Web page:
Bankruptcy in Australia – What To Understand about Debt Collection

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Bankruptcy in Australia – What To Understand about Debt Collection

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Lots of folks struggle with financial challenges at some point in their lives, and the majority of these folks are probably familiar with debt collectors. A debt collector is a person whose job is to collect debts on behalf of a firm. A debt collector can either be an employee of an organisation you owe money to, or they can be a 3rd party working with a creditor. As you can picture, it’s not an easy job to squeeze money out of people who don’t have any. Most people in debt are already burdened by their financial complications, and other people calling them to remind them of this doesn’t always end well. As a result, debt collectors have a lot of unfavourable associations. There have been lots of cases of individuals being harassed by debt collectors so it’s critical that individuals who are being contacted by debt collectors understand their rights and effective ways to manage these kinds of interactions.

Learn about Your Legal Rights.

Recognising what debt collectors can and can’t do is essential in having the capacity to appropriately manage any communications you may have with them. Under Australian Consumer Law, a debt collector must not:

Use any physical force or coercion (forcing you to do something).

Hassle or harass you to an unreasonable extent.

Mislead or deceive you (or attempting to do so).

Take advantage of people that are vulnerable, disabled, or have any other similar circumstances affecting them.

Not only do these laws concern a debt collector’s behaviour towards you, but additionally your partner or spouse, family members, or anyone else associated with you. If you find yourself in a position where a debt collecting is breaking these Laws, make a formal complaint to the Australian Competition and Consumer Commission (ACCC).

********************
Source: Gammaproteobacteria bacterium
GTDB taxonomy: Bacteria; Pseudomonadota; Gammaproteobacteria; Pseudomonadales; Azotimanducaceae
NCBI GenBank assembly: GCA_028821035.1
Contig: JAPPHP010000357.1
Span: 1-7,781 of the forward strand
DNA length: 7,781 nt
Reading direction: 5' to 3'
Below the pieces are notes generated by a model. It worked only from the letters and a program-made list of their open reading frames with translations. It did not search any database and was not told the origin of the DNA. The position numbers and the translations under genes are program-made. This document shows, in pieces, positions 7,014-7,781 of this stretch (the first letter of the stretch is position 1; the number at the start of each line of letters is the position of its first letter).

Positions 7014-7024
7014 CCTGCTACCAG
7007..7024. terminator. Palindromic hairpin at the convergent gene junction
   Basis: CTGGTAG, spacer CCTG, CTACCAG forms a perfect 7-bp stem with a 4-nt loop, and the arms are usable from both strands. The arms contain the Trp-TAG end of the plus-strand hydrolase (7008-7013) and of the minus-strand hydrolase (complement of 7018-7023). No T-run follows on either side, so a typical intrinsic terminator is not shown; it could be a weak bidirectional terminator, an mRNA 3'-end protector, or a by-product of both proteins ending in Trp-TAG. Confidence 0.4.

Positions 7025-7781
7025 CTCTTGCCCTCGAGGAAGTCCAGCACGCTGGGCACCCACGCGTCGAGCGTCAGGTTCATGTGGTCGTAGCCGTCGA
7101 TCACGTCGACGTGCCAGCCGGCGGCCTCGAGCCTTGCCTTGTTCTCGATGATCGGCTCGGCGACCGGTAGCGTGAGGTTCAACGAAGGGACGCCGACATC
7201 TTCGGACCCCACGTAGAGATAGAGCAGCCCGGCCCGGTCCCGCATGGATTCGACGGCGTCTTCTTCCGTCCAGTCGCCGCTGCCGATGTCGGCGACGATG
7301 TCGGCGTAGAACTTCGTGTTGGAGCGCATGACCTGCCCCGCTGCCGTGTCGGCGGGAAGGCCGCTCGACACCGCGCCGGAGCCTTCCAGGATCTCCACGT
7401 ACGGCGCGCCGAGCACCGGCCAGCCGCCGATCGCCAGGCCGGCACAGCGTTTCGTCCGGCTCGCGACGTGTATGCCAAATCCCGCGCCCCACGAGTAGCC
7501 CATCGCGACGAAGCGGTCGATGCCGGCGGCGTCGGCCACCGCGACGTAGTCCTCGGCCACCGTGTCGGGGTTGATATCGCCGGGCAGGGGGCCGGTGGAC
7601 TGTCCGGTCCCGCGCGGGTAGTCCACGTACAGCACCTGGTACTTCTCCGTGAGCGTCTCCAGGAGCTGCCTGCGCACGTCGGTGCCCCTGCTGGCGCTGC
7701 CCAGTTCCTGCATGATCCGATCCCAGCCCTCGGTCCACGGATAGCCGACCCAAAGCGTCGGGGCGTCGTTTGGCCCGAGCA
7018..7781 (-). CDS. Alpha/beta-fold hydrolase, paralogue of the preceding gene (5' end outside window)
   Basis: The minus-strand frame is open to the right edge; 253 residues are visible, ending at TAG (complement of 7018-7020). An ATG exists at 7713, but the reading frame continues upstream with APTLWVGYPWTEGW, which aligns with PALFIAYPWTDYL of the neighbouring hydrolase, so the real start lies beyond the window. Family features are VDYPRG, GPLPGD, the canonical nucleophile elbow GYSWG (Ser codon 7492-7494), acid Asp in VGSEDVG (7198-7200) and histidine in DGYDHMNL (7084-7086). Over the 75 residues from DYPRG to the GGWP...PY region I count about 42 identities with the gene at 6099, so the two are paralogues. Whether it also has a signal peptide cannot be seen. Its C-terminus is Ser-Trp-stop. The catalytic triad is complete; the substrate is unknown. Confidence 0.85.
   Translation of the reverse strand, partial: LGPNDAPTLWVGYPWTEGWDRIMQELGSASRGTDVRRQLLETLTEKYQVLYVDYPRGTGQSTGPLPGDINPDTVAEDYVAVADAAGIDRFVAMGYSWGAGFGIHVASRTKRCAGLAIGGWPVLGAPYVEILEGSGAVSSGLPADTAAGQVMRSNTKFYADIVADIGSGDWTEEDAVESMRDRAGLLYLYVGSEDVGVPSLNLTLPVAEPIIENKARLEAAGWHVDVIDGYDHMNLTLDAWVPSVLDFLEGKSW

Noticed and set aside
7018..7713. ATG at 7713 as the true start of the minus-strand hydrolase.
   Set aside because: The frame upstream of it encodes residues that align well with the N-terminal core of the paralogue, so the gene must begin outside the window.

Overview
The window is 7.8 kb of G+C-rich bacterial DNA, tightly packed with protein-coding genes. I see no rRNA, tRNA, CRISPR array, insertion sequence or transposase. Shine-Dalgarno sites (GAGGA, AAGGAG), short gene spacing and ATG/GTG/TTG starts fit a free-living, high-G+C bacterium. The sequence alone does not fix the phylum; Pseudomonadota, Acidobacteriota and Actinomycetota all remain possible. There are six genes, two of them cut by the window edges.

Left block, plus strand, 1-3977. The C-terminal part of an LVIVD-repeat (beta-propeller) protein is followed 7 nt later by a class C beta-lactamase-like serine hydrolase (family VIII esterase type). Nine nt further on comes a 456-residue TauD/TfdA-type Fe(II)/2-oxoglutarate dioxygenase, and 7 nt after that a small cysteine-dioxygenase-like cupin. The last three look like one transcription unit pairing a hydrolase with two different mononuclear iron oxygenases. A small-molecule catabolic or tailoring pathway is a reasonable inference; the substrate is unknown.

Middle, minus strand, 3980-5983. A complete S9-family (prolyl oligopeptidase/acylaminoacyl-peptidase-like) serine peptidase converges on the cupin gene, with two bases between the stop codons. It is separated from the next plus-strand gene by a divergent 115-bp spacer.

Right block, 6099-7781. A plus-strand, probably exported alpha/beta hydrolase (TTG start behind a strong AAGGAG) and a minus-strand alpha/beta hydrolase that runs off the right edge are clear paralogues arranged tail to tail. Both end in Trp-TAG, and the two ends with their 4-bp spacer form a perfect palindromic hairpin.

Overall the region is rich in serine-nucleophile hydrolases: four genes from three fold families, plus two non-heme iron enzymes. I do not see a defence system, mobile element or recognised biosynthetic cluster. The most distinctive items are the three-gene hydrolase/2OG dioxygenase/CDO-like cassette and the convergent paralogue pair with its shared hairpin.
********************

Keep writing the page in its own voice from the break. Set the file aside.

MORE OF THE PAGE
How And When Debt Collectors Can Contact You.

It’s equally critical to recognise how and when debt collectors can contact you. They can do this by telephone, letters, emails, social media sites or by seeing you personally. Every time you have interactions with debt collectors, it’s important that you keep a document of such interaction including the date and time of contact, the source of contact (phone, email, person), the debt collector’s name and business name, and what was said during the interaction. It’s also valuable to note that debt collectors must respect your right to privacy and providing your financial information to another party without your permission is breaking the Law.

The Australian Consumer Law also stipulates that:

Debt collectors can only make up to three phone calls or letters each week (or 10 each month).

Debt collectors can only phone you between 7:30 am and 9pm on weekdays and 9am to 9pm on weekends.

Debt collectors can only make face-to-face contact between 9am and 9pm on weekdays and weekends, once a month, and can only visit you if you haven’t answered any of their prior attempts at communication.

There is to be no contact from debt collectors on national public holidays.

Debt collectors must be reasonably sure that if they contact you electronically (social media or email), that your account is not shared with another person and their correspondence can not be seen by anyone but you.

If you do agree to meet a debt collector face to face, any threats of assault or violence should be reported to the police immediately.

Know What Options You Have.

A debt collector’s job is not to be pleasant and give you a series of debt relief options. Their task is to urge you to repay as much of your debt as possible, as fast as possible. So, the best thing to do is to have an understanding of what your debt relief options are. You can perform some research online to uncover what alternatives you have or you could seek professional debt management advice (most firms will offer free advice to begin with). Once you recognise what options you have, you’ll be more self-confident in handling debt collector’s threats or demands, or any other collection tactics. If you don’t understand what your options are, it makes the job of the debt collector easier by having the chance to control the discussion and advising you of what choices you have, whether they’re true or not.

It’s always a tricky situation when you come into contact with debt collectors. Their job is difficult, and they’ll use any way possible for you to repay your debt since the quantity of debt you repay and how fast you repay it determines the commissions that debt collectors receive from creditors. The best way to deal with correspondences with debt collectors is to realise your legal rights, when and how they can contact you, document all communications, and understanding what debt relief alternatives you have. If you’re aware of these points, then it will drastically improve your communications with debt collectors and hopefully won’t add even more stress to your current financial situation. If you need any advice about what debt relief opportunities you have, call the professionals at Bankruptcy Experts Shepparton on 1300 795 575 or visit their website for additional information: http://www.bankruptcyexpertsshepparton.com.au.

 

Sources.

https://www.accc.gov.au/consumers/debt-debt-collection/dealing-with-debt-collectors.

By | 2017-11-24T02:05:52+00:00 July 27th, 2017|Bankrupt, Liquidation|0 Comments

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